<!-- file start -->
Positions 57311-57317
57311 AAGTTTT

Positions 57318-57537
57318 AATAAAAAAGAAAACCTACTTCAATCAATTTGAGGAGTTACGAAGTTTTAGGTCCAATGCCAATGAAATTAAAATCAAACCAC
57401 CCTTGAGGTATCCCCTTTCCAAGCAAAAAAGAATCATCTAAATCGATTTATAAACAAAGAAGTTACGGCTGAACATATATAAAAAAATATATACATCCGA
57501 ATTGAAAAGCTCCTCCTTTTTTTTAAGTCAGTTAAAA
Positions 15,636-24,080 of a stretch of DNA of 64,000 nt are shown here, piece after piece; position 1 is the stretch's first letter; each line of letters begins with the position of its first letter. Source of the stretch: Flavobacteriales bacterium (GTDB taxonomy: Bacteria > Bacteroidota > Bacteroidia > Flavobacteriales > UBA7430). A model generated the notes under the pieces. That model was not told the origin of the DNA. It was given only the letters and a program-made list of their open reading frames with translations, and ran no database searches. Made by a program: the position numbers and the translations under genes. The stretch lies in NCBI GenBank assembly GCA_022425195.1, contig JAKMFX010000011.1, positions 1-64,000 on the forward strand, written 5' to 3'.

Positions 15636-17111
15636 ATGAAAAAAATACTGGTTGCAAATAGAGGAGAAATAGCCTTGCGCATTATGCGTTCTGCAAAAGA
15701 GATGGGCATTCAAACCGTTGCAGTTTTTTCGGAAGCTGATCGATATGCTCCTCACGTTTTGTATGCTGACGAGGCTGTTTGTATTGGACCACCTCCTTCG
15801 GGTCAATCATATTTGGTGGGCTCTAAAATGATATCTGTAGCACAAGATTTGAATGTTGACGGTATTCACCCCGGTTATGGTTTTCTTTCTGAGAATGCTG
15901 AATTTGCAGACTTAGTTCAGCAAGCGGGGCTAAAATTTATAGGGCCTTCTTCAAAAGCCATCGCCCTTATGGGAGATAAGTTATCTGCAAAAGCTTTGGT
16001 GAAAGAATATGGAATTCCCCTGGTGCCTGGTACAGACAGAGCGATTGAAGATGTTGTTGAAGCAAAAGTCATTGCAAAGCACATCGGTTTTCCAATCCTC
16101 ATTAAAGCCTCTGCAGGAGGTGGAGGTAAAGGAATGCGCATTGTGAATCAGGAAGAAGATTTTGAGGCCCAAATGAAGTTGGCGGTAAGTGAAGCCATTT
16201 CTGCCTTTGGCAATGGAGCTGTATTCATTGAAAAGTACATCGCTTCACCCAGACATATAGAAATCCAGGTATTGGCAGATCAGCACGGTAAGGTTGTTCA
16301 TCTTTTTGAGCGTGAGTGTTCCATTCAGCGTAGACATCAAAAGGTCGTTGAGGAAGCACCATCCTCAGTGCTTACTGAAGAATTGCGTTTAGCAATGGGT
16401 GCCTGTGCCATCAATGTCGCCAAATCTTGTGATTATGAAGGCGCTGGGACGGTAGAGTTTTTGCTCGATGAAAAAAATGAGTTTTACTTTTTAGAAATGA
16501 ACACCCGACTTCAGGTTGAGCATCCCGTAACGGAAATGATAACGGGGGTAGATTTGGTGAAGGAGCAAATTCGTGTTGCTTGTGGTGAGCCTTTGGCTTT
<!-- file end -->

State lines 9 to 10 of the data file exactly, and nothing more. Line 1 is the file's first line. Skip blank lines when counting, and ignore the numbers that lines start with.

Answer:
15636 ATGAAAAAAATACTGGTTGCAAATAGAGGAGAAATAGCCTTGCGCATTATGCGTTCTGCAAAAGA
15701 GATGGGCATTCAAACCGTTGCAGTTTTTTCGGAAGCTGATCGATATGCTCCTCACGTTTTGTATGCTGACGAGGCTGTTTGTATTGGACCACCTCCTTCG